Finding Illustrator Swatches in Bridge
Contributed by Ian Giblin, Illustrator Team Torch Bearer
If you work extensively with color swatches in Illustrator organizing, finding, and sharing them becomes really important. Many users need to be able to share palettes with a large team and they need to be able to find colors based on their naming conventions, locally, or on a server.
Customers have told us,
• I need to search for specific colors or swatches within palettes (or files) without having to open them.
• I need to make palettes of colors and share them with other Adobe apps and I want to preview them easily.
Enhancements to Bridge and Illustrator make this possible.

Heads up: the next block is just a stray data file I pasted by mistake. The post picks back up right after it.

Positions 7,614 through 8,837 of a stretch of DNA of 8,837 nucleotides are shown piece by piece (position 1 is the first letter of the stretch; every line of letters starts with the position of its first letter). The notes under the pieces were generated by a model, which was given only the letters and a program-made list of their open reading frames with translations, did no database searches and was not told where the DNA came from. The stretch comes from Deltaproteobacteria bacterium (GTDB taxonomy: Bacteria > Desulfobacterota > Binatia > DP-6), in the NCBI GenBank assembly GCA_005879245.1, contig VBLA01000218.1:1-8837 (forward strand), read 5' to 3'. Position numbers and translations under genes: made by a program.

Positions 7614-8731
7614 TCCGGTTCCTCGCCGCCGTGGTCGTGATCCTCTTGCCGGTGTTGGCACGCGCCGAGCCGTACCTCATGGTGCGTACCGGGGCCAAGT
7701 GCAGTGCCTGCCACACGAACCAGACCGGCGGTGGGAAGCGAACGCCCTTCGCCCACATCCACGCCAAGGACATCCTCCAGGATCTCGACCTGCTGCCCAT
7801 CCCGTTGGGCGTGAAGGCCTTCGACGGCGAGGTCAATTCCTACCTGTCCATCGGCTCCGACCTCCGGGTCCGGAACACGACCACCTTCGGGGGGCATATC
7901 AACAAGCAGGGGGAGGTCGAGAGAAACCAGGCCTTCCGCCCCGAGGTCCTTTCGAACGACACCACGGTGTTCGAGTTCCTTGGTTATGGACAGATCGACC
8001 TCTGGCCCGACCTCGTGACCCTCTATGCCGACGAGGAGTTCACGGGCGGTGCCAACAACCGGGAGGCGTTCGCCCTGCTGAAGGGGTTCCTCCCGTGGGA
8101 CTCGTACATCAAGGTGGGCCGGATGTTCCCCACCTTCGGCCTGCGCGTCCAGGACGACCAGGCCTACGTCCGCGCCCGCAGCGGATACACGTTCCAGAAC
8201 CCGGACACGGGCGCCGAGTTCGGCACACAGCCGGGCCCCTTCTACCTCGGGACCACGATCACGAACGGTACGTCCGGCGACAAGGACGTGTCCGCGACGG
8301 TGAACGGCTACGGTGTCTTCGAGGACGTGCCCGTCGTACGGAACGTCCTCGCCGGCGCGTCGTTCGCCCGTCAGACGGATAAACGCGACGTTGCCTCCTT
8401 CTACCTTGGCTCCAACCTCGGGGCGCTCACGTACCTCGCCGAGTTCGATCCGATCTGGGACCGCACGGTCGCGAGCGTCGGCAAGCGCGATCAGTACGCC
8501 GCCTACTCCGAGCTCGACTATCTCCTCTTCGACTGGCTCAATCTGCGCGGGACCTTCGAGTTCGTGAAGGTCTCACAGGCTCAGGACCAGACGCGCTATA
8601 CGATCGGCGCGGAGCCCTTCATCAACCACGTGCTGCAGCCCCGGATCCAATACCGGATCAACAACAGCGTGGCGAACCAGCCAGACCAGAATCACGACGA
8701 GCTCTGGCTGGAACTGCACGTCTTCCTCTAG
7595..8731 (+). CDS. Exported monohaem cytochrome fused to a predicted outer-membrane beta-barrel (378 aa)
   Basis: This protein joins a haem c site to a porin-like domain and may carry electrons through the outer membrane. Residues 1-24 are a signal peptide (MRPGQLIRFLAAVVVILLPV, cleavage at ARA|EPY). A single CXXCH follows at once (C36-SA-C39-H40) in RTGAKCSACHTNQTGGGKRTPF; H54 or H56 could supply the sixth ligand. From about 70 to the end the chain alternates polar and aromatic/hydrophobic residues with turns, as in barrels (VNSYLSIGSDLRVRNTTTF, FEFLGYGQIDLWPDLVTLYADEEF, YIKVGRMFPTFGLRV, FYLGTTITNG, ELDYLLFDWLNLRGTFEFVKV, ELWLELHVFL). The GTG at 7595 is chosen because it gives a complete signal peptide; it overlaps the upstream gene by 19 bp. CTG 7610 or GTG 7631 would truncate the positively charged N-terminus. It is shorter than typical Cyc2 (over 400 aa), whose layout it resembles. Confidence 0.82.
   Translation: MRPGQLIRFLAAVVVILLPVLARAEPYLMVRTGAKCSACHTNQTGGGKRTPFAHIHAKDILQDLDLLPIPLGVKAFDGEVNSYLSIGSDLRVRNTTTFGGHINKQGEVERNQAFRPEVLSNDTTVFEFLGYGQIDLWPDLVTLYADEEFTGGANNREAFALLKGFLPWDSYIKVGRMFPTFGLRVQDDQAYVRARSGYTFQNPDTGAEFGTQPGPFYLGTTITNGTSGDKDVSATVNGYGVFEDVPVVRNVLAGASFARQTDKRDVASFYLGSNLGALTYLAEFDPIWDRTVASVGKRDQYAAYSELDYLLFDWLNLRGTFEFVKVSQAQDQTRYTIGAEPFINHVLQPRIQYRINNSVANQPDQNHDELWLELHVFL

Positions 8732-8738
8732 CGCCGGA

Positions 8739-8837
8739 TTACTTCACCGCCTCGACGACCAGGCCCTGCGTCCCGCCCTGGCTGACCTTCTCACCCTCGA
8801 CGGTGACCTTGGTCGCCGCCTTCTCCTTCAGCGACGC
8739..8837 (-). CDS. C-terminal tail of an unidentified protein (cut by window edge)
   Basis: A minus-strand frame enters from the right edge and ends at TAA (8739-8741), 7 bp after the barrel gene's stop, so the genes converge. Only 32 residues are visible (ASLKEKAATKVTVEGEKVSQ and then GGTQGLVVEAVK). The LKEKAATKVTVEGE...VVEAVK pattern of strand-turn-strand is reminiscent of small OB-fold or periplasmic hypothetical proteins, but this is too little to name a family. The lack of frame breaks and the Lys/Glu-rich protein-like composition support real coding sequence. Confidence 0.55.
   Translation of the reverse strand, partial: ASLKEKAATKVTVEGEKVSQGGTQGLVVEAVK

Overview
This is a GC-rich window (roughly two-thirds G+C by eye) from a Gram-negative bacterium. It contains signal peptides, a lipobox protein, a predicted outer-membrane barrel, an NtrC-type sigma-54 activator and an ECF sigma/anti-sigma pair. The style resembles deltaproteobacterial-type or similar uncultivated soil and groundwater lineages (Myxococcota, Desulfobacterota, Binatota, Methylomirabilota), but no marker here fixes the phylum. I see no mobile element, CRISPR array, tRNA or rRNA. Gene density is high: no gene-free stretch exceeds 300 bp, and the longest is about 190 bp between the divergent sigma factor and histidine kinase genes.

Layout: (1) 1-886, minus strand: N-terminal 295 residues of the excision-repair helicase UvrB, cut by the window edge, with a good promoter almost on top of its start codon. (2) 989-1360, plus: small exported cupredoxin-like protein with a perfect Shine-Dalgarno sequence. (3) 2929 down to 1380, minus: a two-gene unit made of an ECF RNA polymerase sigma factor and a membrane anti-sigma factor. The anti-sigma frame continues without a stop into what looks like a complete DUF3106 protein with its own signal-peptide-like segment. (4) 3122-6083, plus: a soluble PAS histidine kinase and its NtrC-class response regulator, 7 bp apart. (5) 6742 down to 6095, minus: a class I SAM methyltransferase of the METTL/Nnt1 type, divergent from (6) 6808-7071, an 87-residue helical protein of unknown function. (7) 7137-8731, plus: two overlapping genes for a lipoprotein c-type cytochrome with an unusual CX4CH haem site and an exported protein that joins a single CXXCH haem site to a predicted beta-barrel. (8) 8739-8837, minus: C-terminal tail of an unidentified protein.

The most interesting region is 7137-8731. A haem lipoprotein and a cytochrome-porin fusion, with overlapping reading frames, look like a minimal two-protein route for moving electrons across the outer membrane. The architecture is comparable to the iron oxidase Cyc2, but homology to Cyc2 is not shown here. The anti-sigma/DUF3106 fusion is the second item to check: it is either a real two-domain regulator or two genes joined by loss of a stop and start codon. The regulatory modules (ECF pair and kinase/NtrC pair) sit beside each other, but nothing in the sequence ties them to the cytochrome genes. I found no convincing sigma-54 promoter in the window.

Get started in Illustrator using the Swatches panel to create spot, process or non-global process swatches or add swatches from other imported swatch libraries (including Pantone, Toyo, HKS, Focoltone, DIC, ANPA, TRUMATCH) or create named collections of swatches called Color Groups (CS3 or later.)Once you have created or loaded the swatches that you want to be in your Library and you’re ready to save them for sharing with Illustrator, Photoshop or InDesign you can go to Illustrator’s Swatches panel flyout menu and choose “Save Swatch Library as ASE” (Adobe Swatch Exchange)…After choosing “Save Swatch Library as ASE”, you’ll see a dialog describing the limitations of the ASE format, “Swatches containing gradients, patterns or tints are not currently exchangeable and will not be visible when opening this swatch file in other applications.” Note: if you don’t need to share swatches with other Adobe applications, only Illustrator, you can choose “Save Swatch Library as AI.” You won’t have a swatch preview (unique to ASE libraries, described below) but you will have your gradients, patterns or tints available in Illustrator.Launch Adobe Bridge and navigate to the location where your ASE file was saved. Again, remember, this can be on your local machine or on a server if you are collaborating with others.Click on the ASE library in the Bridge window.In Bridge, make sure the Metadata Panel is showing. (Window>Metadata Panel.)Scroll down until the “Document Swatches” item is showing…You can see that the names of all of the swatches contained in the ASE library are displayed. The same icons used within Illustrator to denote color type (Spot, process,etc) and color mode (RGB, CMYK, LAB, Grayscale) are also displayed.How do you find specific libraries that contain a particular swatch?The Bridge Find Criteria options have been enhanced to help you.In Bridge, choose Edit>FindWhen the Bridge Find window appears choose Swatch Name from the Criteria list and then type a word and click Find.Bridge will find all ASE files that use swatches that contain that word.So, you could find all the libraries that contain swatches with “spring” in their name (or Pantone 100, for example.)Another handy feature that allows you to get a look at what’s in an ASE library without having to open it is the Bridge preview. I’m showing three screenshots from different pages of the same Library preview below, I can see all of my swatches and color groups (if you see a white line between swatches that denotes the start or end of a color group.)The great thing about this Swatch Name/Color Group metadata is that you don’t have to do anything special to turn it on. Adobe writes it out for you and it is available to find in Bridge not only in ASE files but also for regular Adobe Illustrator files.Select any Illustrator file in Bridge and scroll to find the “Document Swatches” metadata.Whether you work alone or collaborate with a large working group I hope these tips for finding Illustrator swatches in Bridge come in handy.Just in case you’re not that familiar with Libraries in Illustrator, when you find the swatches you are looking for how do you load them into Illustrator for use?At the bottom left of the Illustrator Swatches panel there is a “Swatch Libraries Menu” button.Click on that and choose “Other Library…”Navigate to the ASE or AI file of your choice and load.It will open as a floating Library panel.This is really a bonus Tip but since we are talking efficient use of libraries…if you really like (or need) a library panel to appear every time you launch Illustrator, load it, click on the library panel flyout menu and turn on “Persistent.”